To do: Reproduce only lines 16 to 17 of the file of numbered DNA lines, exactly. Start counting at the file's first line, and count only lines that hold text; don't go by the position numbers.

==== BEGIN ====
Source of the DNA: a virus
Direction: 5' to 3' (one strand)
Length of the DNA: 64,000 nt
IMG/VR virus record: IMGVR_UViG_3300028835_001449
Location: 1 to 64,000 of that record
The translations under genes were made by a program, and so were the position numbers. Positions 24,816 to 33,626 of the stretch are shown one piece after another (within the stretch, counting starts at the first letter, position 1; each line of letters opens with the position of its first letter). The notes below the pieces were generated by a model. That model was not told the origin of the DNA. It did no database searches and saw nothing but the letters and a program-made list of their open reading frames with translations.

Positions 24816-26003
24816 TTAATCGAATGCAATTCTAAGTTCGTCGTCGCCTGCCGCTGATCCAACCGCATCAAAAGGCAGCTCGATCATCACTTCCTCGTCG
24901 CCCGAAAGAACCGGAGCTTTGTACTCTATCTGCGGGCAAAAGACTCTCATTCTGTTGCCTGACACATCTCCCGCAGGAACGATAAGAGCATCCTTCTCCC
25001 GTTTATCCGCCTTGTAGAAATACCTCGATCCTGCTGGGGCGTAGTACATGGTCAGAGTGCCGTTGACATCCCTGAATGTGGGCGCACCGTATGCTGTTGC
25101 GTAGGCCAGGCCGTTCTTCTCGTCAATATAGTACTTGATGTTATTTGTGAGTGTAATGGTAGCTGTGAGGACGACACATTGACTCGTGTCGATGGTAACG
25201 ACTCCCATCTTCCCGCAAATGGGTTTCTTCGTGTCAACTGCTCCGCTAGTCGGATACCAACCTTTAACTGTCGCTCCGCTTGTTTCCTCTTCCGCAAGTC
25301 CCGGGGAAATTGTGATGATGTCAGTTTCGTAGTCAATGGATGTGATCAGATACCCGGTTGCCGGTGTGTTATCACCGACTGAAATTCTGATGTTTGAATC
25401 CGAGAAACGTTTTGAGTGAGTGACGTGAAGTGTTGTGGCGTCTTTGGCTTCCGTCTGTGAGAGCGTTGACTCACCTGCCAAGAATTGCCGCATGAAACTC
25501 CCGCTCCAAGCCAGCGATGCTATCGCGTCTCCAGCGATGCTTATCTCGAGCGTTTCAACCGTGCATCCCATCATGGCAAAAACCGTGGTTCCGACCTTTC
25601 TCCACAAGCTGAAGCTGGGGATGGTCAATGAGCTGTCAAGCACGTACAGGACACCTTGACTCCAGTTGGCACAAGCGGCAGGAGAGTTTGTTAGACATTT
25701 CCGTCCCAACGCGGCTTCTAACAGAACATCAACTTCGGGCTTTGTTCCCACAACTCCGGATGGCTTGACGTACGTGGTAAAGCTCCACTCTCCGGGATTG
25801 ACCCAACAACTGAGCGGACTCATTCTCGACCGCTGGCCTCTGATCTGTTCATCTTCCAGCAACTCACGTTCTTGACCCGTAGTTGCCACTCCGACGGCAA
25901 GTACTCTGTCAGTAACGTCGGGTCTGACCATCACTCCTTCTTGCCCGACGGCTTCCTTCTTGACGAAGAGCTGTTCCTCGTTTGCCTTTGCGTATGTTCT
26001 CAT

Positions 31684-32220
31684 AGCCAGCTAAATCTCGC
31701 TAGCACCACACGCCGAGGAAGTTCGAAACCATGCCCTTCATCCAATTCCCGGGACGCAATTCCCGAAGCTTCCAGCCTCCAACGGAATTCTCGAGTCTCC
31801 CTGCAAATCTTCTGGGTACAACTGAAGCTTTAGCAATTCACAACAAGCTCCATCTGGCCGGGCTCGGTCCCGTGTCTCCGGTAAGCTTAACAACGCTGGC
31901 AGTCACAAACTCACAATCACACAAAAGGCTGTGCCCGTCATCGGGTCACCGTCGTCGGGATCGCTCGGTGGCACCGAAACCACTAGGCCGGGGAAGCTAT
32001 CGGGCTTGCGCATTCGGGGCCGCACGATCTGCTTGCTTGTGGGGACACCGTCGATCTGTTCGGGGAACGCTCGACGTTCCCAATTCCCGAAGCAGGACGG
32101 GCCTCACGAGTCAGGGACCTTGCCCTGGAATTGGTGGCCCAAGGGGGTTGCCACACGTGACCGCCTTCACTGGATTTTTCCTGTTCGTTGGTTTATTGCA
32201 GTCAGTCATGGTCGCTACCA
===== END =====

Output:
25601 TCCACAAGCTGAAGCTGGGGATGGTCAATGAGCTGTCAAGCACGTACAGGACACCTTGACTCCAGTTGGCACAAGCGGCAGGAGAGTTTGTTAGACATTT
25701 CCGTCCCAACGCGGCTTCTAACAGAACATCAACTTCGGGCTTTGTTCCCACAACTCCGGATGGCTTGACGTACGTGGTAAAGCTCCACTCTCCGGGATTG